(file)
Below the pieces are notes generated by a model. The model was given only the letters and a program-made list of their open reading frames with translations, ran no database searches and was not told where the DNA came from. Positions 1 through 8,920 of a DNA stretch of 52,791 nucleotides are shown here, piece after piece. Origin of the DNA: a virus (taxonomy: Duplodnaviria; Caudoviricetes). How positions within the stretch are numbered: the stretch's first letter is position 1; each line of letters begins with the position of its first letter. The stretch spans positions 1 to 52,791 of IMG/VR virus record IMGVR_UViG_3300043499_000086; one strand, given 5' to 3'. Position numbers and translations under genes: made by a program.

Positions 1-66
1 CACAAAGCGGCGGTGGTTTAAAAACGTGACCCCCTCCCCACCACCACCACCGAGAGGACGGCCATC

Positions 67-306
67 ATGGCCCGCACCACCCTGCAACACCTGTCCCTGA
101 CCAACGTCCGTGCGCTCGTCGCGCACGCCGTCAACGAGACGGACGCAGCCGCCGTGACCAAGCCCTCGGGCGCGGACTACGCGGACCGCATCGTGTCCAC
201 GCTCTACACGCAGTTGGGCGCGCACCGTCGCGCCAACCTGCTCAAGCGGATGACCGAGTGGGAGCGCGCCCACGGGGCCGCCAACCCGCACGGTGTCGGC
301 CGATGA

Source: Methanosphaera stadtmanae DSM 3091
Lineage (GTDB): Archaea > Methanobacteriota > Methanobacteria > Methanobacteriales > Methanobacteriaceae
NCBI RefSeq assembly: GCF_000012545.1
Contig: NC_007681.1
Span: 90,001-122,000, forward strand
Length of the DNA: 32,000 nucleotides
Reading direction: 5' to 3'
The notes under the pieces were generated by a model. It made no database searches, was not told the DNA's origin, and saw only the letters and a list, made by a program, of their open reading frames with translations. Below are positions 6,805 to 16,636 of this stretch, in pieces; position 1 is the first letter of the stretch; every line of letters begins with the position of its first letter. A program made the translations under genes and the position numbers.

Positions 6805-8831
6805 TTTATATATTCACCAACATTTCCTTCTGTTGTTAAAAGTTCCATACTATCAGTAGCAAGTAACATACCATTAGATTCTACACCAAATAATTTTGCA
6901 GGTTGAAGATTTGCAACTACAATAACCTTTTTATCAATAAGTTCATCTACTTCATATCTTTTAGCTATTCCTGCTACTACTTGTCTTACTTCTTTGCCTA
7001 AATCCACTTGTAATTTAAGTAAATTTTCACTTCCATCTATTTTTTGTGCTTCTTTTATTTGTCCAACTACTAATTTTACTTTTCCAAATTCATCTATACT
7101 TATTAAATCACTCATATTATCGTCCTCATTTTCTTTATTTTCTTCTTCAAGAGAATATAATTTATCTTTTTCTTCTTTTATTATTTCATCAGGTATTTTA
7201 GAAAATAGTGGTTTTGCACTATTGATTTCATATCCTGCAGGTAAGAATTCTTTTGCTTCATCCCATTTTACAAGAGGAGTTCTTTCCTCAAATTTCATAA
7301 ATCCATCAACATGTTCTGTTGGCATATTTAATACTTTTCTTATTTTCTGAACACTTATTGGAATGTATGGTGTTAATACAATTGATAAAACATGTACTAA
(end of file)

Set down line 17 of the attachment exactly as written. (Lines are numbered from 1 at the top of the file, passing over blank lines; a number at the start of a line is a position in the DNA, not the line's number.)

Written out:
Positions 6805-8831